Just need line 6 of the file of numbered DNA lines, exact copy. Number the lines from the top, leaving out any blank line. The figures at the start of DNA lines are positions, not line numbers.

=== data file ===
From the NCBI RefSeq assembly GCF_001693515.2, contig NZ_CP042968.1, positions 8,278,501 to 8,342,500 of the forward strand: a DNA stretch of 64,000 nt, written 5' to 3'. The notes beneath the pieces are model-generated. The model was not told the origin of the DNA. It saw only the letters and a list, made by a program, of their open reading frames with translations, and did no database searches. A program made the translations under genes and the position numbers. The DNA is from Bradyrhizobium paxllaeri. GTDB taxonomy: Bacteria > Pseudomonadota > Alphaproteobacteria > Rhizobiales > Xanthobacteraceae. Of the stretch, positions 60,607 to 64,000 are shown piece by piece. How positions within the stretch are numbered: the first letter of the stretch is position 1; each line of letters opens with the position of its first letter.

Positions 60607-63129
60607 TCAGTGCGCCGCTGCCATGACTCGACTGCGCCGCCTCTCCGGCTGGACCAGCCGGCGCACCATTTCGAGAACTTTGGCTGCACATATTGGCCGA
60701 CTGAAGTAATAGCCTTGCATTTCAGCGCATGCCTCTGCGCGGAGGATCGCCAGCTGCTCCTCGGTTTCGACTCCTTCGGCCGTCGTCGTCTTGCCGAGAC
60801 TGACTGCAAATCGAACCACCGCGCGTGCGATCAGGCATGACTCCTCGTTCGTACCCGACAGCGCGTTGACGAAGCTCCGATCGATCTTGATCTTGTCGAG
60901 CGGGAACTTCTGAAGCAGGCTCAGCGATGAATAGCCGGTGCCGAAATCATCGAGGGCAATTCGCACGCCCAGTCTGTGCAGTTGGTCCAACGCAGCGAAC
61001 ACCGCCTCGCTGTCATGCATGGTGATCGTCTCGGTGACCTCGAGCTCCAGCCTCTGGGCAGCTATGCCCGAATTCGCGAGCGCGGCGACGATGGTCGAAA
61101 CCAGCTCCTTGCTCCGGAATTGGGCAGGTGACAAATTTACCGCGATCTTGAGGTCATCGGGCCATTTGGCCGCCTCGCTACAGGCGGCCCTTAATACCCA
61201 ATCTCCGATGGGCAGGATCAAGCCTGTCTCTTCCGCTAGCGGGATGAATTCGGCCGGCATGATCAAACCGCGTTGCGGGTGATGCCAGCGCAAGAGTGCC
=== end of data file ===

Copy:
60901 CGGGAACTTCTGAAGCAGGCTCAGCGATGAATAGCCGGTGCCGAAATCATCGAGGGCAATTCGCACGCCCAGTCTGTGCAGTTGGTCCAACGCAGCGAAC